The judge did stated that the length of time that it had taken for medical staff to identify the bleeding and respond to Honey’s distress was inadequate, and he awarded her €25,000 in compensation as a result of the hospital “needlessly” delaying Honey’s revision for surgery by more than an hour.

HSE Issues Apology for Negligence Resulting in Woman’s Death

At the High Court, the HSE has issued an apology for negligence at a hospital which resulted in a woman dying of dehydration.

In January 2010, Eileen Brady was referred to the Cavan General Hospital by her GP after she had been diagnosed with a poor fluid intake which was manifesting in mouth ulcers. Eileen was admitted to hospital, but died a day later. It was revealed that her death was due to dehydration, which caused many of her organs to fail.

An investigation was launched into Eileen’s death, and it was reported that the treatment that Eileen had received for her dehydrated stated was ineffective in helping her, as her veins had collapsed due to the chemotherapy treatment that she was undergoing in a Dublin hospital to treat her stomach cancer.

It was also revealed that the death was entirely preventable had Eileen’s medical charts been examined more closely. If senior, more experienced physicians had been consulted as Eileen’s condition deteriorated further and further, or if Cavan General Hospital had leased with the Dublin hospital that was treating Eileen for her cancer, the condition of her veins could have been revealed and her death could have been prevented.

Martin Brady of Crosskeys, County Cavan-Eileen’s son-sought legal counsel and sued the Cavan General Hospital and the Health Service Executive (HSE) on behalf of his entire family. He claimed that Eileen’s death had been avoidable if the above measures were taken, and that Eileen’s death had caused the family mental distress. The HSE admitted liability for Eileen’s death, and a compensation settlement was agreed out of court, subject to the family receiving a public apology.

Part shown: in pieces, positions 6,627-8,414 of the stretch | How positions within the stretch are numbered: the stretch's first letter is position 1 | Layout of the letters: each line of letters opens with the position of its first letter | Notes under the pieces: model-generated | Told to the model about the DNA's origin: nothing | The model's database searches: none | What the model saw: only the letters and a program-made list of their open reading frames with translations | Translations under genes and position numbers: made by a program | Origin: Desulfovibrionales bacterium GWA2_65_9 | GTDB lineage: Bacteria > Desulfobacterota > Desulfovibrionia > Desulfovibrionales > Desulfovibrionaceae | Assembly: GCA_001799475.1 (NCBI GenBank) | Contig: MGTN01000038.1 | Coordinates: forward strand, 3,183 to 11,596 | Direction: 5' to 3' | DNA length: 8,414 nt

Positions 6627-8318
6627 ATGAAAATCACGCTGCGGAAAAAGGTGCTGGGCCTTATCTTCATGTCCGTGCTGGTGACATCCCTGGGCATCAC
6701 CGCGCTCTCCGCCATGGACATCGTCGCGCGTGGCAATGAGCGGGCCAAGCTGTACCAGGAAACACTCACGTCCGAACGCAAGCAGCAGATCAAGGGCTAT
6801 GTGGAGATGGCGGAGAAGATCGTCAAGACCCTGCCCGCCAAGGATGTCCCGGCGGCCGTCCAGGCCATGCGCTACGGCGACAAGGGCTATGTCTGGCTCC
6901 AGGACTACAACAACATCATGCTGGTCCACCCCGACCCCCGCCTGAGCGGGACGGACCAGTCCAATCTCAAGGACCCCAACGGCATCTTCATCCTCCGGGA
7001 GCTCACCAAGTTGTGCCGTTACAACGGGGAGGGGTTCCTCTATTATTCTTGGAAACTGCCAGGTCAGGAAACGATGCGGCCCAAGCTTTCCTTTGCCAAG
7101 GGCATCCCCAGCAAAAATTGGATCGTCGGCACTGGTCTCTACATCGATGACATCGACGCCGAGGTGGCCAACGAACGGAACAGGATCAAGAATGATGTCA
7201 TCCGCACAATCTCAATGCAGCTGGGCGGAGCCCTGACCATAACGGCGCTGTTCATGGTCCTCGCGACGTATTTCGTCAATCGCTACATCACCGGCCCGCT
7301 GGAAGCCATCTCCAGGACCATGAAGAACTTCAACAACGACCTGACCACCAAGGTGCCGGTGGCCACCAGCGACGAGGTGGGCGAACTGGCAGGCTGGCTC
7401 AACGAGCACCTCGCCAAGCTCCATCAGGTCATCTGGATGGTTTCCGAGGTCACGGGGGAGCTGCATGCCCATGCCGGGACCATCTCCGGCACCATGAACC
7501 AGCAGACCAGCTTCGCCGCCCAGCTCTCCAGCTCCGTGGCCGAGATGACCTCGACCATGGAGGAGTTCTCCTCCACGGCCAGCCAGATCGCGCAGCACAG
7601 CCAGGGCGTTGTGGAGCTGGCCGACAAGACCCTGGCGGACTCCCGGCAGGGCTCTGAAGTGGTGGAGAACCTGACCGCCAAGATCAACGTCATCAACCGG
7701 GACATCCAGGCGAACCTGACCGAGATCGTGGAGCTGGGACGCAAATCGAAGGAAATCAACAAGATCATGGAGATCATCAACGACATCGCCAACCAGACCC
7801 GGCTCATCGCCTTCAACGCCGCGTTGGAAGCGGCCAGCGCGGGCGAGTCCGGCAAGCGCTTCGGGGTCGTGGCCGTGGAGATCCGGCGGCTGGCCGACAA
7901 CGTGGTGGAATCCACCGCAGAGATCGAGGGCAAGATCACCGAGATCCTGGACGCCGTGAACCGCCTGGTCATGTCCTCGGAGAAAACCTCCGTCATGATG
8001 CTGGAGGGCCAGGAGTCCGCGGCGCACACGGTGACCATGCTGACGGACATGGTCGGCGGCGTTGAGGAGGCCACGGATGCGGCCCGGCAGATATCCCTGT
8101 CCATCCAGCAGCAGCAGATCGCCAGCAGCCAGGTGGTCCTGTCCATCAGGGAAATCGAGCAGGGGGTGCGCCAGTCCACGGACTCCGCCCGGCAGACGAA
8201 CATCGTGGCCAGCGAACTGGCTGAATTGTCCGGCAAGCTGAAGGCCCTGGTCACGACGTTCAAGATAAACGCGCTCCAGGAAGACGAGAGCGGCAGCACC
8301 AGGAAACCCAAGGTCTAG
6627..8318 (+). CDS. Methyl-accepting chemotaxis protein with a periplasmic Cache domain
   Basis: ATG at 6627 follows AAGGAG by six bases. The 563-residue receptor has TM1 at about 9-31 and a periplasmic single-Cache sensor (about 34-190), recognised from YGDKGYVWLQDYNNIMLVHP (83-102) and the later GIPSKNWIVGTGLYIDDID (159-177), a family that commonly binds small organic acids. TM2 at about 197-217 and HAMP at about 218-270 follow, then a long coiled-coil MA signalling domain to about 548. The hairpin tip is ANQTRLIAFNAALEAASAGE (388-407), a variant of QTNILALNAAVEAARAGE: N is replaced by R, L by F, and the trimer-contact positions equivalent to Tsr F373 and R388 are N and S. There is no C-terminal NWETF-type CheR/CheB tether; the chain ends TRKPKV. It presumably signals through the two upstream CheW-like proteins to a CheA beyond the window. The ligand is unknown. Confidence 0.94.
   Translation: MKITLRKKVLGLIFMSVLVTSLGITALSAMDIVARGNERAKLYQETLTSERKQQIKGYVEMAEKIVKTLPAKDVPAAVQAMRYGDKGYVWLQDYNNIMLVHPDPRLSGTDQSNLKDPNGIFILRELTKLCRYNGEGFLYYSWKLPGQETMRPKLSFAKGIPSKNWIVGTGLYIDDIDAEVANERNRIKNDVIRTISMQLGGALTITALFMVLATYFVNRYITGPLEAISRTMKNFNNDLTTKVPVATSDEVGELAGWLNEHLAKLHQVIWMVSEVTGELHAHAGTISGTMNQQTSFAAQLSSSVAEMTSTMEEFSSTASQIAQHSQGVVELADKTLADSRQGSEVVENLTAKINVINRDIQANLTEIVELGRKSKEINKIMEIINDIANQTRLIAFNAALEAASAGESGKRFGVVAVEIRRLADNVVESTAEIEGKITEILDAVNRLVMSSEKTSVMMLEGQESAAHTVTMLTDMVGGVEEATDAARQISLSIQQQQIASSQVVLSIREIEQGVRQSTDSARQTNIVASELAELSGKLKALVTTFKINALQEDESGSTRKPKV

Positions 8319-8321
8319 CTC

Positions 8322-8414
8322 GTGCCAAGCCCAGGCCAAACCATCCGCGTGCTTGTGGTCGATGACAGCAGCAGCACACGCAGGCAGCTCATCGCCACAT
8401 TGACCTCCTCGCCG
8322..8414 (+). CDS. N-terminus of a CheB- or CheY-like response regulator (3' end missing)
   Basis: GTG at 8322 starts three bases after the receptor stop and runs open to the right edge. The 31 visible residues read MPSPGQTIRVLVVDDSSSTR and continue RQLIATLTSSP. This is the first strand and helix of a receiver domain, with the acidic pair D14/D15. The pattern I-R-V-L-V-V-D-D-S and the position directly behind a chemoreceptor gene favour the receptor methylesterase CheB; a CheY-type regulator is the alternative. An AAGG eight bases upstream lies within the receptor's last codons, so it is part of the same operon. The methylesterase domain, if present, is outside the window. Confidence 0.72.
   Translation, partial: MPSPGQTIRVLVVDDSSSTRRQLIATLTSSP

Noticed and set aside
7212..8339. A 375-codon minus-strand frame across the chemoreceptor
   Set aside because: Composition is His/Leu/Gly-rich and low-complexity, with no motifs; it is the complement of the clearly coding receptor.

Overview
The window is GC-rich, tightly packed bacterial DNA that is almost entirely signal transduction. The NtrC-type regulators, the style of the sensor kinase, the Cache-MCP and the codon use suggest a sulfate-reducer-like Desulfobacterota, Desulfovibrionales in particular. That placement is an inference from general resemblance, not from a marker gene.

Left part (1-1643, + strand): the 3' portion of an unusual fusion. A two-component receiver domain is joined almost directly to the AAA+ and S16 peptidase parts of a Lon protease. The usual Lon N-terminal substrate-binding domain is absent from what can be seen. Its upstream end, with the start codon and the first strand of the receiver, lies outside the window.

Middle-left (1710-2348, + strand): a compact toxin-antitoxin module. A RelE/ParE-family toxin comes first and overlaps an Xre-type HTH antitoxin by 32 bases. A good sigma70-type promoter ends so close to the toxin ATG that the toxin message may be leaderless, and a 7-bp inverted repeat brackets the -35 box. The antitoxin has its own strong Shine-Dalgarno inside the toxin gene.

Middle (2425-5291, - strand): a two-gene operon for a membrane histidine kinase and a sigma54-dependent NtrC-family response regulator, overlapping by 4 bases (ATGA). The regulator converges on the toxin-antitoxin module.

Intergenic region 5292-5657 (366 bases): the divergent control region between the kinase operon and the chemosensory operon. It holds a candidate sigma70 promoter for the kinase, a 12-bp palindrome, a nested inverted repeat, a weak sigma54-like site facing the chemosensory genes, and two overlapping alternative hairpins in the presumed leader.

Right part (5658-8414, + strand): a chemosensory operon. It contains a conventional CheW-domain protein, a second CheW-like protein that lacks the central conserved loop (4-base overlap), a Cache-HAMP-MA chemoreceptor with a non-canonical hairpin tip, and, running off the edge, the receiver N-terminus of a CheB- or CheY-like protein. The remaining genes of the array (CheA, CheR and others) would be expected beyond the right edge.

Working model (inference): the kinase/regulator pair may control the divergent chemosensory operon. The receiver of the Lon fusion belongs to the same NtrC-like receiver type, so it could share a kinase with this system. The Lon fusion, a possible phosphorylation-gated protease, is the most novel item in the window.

Ms Justice Mary Irvine oversaw the hearing at the High Court. A representative of the HSE read out a statement in which the hospital and the HSE both apologised for the negligence care which resulted in Eileen’s death, and the subsequent grief and stress that had been suffered by her friends and family.

Responding on behalf of the family, Aidan Brady said he hoped that both Cavan General Hospital and the HSE had learned from “the grave mistakes” made in the care of his mother “and that no other family would have to go through the trauma and distress that we have suffered”.

Health Secretary Aims to Reduce Cost of Medical Negligence

The minister for health has declared that he aims to reduce the cost of medical negligence to the UK by reducing the number of claims made each year. 

The UK’s Secretary for Health-Jeremy Hunt-has released a statement saying that he wants to reduce health service negligence claims by having those responsible for medical errors acknowledge their mistakes and apologise to patients.

The comments were delivered in a press interview regarding the new guidelines that were sent to every hospital in England and Wales. These guidelines recommended that doctors and nurses “say sorry” in circumstances where there had been a failure in the duty of care. Mr Hunt has suggested that medical professionals in the health service are reluctant to apologise because of their fear of litigation.

Catherine Dixon-chief executive of the NHS Litigation Authority-agreed with the Secretary of Health’s views. She stated that: “Saying sorry is the human and moral thing to do. We won´t say that we are not going to cover you [in the settlement of health service negligence claims] because you’ve said sorry. We are not like a car insurer who will withhold a claim because an apology has been given. Saying sorry is not an admission of legal liability”.

Mr Hunt cited the University of Michigan as an example of how the suggestions work. The University is one of the safest medical centres in the United States, and has seen the number of medical negligence claims for compensation halve in the past decade after adopting the practice of “apologising and learning when you are wrong, explaining and vigorously defending when we are right, and viewing court as a last resort”.

The Health Secretary tweeted that the University of Michigan´s approach was an “interesting example of how being open and saying sorry could slash the litigation bill. [We] want to see similar results in the NHS”. He also stated that half the health service negligence claims received by the NHS Litigation Authority were “without merit”.

Recently released figures show that the number of health service negligence claims received so far this year is expected to increase by a quarter to 12,000, and that around 20 percent of the health service’s annual budget of £22 billion is being set aside to pay compensation to thousands of people who have suffered a loss, an injury or the avoidable deterioration of an existing condition due to poor medical care received.